Which teams might exceed expectations at the World Cup because they have the right leadership chemistry?
You cannot separate the issue of leadership from that of experience. It is widely accepted that countries that have players who have played regularly in the UEFA Champions League hold a significant advantage because of the pressure and standard of play in that competition. (Conversely, it is worth noting that the Internazionale squad that just won the UEFA Champions League included six players who have captained their national teams.)
Lucio, the Brazil captain, stands out as someone who embodies physical courage, skill and great human qualities. After five years at Bayern Munich, Lucio moved to Inter last summer. In the Champions League final, he found himself playing against his former team and was a key contributor in a 2-0 Inter win over Bayern. That withstanding, during Inter’s post-game celebrations, he made a point of taking his three young children with him to the end of the Estadio [Santiago] Bernabeu — occupied by the Bayern supporters who had stayed behind to support their team even though all were hugely disappointed in the result.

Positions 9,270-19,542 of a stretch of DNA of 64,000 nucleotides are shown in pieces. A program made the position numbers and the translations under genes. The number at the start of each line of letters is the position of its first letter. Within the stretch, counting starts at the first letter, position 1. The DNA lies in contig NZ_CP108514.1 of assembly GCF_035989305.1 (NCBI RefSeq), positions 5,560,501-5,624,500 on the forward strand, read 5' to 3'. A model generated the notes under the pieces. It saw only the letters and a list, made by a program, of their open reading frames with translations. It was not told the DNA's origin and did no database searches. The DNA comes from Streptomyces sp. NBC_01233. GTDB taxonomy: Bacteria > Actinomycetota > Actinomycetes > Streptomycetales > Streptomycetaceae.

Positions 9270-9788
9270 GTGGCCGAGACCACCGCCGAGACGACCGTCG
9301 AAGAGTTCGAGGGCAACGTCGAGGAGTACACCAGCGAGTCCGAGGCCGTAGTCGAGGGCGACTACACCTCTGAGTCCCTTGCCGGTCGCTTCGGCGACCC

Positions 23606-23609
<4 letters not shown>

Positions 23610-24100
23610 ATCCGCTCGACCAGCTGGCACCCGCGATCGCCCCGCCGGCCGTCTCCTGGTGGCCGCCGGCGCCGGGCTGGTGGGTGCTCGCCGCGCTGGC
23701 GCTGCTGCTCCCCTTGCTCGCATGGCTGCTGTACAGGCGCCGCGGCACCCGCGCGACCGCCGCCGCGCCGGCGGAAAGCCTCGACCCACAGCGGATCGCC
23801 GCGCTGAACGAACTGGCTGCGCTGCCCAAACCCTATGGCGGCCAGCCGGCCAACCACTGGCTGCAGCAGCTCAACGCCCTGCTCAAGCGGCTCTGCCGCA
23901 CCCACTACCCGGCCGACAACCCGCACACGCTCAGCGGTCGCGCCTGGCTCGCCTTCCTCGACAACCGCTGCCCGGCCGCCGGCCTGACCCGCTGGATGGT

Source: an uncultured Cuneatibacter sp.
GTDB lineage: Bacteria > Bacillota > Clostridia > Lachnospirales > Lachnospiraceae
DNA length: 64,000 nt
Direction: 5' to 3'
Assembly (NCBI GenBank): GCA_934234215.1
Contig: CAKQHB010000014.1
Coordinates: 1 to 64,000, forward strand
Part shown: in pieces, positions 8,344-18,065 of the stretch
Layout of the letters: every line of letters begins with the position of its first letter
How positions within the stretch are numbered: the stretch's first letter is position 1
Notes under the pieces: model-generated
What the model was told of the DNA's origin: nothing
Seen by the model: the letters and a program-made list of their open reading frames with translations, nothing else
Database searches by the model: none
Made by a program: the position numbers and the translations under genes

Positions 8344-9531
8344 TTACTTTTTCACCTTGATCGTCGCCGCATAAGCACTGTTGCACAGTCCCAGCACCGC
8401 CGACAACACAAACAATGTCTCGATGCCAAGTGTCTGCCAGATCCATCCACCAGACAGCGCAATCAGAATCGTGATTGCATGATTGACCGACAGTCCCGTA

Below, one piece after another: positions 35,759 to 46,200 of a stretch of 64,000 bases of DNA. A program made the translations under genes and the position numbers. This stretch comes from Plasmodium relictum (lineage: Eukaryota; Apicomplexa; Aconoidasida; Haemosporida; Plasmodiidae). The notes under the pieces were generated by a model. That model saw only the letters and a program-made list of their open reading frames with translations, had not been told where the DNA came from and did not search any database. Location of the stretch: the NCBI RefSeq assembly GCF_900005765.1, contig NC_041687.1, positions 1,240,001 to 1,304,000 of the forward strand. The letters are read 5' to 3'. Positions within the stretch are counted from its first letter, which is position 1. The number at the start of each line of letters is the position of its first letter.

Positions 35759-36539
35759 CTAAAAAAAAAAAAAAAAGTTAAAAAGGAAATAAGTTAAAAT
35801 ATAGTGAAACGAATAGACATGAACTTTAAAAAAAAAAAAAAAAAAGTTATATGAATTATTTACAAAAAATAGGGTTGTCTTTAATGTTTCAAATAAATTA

He took time to acknowledge the Bayern supporters and took a Bayern scarf thrown from the crowd and tied it around the neck of his youngest child. This all happened while photographers were snapping picture of the victorious Inter team and the trophy at the other end of the park. A wonderful gesture.
Are there any coaches whose leadership skills — perhaps even more than their technical skills — boost their team’s chances at the World Cup?
Inspirational leadership skills will only take countries so far in the World Cup, and much of it has to do with expectations. If you are Ricki Herbert, the coach of New Zealand, you could be the greatest tactician who has ever set foot on the planet but it will make little difference — the Kiwis are not going to win the World Cup.